Also, the three-cylinder diesel thrum becomes more apparent once you get past the 2500rpm mark and is hard to shake off at high revs. In fact, revving the engine to its 4600rpm redline is pointless as, in the last 1500rpm, it only gets more vocal without adding any pace. You feel the shortfall of power most when you load up the Quanto with a full complement of passengers or when powering up a hill road. For the record, the Quanto takes a leisurely 16 seconds to reach 100kph and reaches a top speed of 143kph.
The modest top speed is a good thing, because the Quanto’s high-speed handling doesn’t inspire confidence. The top-heavy SUV tends to rock and never feels settled. The steering, which isn’t exactly bristling with feel or accuracy, doesn’t help either. Grip levels are pretty good, but that only accentuates the excessive body roll which, along with the tendency to pitch on an uneven surface, makes the Quanto a bit of a handful on any road that isn’t smooth and straight.
In the city, the Quanto is much better behaved. The ride is still fidgety and never feels settled, but the way it tackles potholes and bumps is quite impressive. The suspension works quietly and insulates the cabin from road shock and, at low speeds, the ride is quite comfy. Factor in the Quanto’s compact footprint and high seating position, and you get a vehicle that is well suited to the daily urban grind.
The lofty seating position, huge glass area and low window line give the insides a very airy ambience, underscored by the incredibly generous amount of space. The middle row is particularly roomy, but the seatback is a bit too upright and the cushioning is a bit too flat and hard. As for the last pair of seats, the side-facing position, tight space, knees-up seating position and near-vertical backrests make these usable only for short drives and their safety in the event of a rear impact is questionable.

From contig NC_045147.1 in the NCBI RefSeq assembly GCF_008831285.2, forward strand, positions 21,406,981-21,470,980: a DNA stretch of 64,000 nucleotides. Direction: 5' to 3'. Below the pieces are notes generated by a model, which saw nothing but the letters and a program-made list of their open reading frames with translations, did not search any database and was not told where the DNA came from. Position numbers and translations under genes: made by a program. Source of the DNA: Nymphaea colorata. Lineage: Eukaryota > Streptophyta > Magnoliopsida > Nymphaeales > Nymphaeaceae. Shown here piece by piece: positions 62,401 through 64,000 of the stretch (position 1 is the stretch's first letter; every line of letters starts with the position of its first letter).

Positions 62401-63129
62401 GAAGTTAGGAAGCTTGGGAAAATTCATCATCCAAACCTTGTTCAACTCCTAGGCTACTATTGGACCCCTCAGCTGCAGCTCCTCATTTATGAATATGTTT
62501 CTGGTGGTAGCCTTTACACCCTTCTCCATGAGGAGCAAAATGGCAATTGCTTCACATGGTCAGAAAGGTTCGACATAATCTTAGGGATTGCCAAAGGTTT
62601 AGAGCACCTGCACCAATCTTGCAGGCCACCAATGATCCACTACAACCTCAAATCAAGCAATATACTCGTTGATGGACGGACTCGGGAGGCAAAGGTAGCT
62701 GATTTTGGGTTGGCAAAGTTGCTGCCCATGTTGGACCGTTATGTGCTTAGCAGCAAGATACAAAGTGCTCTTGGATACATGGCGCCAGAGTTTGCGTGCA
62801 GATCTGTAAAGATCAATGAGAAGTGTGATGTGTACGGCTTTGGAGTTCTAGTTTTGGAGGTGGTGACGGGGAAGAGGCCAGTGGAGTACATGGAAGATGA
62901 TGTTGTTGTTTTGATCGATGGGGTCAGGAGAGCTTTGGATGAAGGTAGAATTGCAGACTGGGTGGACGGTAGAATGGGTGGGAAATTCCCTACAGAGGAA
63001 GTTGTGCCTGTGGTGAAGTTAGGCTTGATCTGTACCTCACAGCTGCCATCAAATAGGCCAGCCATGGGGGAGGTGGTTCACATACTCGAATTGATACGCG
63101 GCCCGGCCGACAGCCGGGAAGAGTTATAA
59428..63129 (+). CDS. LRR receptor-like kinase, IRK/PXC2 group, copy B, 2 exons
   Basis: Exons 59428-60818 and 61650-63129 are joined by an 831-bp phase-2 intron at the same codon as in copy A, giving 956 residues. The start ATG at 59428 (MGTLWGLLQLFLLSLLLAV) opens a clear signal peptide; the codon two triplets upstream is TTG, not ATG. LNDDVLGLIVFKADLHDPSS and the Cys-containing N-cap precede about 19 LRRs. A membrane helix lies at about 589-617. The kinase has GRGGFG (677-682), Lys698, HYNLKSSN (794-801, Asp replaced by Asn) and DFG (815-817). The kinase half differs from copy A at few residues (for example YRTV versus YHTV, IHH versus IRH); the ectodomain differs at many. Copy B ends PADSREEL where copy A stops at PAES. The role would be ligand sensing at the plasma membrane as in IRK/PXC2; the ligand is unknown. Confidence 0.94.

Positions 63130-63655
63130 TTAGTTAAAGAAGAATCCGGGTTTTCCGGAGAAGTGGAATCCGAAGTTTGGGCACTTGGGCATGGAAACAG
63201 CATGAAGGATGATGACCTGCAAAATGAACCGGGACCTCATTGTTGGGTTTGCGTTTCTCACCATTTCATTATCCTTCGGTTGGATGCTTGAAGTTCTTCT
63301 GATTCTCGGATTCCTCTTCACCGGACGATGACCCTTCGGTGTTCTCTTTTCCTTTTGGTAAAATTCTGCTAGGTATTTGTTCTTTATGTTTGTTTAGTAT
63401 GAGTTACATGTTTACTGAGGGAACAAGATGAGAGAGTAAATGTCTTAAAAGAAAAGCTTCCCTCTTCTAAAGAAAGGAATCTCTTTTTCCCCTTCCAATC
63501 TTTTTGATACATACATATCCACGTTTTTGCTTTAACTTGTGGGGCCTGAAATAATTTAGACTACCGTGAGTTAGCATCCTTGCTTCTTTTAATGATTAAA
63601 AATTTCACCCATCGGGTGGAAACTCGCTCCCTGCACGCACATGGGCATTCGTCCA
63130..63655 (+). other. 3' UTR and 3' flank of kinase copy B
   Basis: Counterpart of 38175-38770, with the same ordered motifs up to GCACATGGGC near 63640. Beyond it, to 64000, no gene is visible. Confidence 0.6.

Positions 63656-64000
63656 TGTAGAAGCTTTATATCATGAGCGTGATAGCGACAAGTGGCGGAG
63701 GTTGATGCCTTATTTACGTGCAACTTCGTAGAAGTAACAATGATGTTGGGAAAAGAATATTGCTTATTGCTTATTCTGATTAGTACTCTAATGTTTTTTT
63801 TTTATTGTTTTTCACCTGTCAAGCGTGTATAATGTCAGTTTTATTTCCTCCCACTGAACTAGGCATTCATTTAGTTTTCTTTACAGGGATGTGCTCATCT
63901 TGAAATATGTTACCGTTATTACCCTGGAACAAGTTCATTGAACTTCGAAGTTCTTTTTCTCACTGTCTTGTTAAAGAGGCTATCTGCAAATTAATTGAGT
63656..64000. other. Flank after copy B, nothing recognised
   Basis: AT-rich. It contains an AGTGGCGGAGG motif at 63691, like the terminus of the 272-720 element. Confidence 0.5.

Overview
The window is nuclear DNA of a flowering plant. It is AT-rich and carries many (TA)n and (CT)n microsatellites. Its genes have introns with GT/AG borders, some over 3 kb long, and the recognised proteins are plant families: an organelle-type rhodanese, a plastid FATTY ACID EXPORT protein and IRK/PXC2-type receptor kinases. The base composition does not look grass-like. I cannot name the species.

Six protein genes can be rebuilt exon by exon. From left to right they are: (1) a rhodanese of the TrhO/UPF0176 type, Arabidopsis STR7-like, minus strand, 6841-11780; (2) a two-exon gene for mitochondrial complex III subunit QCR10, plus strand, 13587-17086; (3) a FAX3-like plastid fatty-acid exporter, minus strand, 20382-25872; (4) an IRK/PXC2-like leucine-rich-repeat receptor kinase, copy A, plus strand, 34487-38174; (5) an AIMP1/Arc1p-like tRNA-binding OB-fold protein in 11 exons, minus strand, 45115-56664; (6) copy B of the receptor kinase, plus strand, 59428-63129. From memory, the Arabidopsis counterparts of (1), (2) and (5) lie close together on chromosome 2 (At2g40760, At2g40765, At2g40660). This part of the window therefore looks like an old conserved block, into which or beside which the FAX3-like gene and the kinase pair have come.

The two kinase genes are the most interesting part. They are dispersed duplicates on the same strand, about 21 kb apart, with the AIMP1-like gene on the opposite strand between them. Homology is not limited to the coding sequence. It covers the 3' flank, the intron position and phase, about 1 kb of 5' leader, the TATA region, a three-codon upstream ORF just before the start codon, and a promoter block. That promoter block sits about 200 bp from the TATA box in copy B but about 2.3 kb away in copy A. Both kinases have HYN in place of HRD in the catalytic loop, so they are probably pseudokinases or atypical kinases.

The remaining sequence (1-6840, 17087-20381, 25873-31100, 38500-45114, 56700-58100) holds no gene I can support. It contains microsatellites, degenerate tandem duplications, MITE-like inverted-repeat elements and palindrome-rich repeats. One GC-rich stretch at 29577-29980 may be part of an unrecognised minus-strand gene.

With all rows in place, luggage space is pretty limited. Fold the last two seats, however, and you get a reasonably big boot. In fact, Mahindra has done well when it comes to storage space around the cabin – there’s a useful box under the driver’s seat, foldable trays for the middle-seat passengers, and space below the second-row seat that is good to store two soft bags.
For the price, the Quanto is quite well equipped and comes with essential features like a two-DIN, USB, SD Card and Aux-equipped music system, power steering, two airbags and ABS. The dashboard, a carryover from the Xylo, houses the Digital Drive Assist System (DDAS) that gives you information on your distance to empty, average fuel economy and outside temperature.
The overall fit and finish of the interiors is quite disappointing, thanks to sharp edges, inconsistent panel gaps and ill-fitting rubber beading and the Quanto fails to keep pace in terms of quality.
Despite its considerable weight and cliff-like aerodynamics, the Quanto was surprisingly fuel efficient, and though it’s nowhere near as frugal as a hatchback, it acquitted itself quite well with figures of 11.4kpl in the city and 16.1kpl on the highway. A fuel tank capacity of 55 litres gives it a practical range of over 700km on the highway between fills.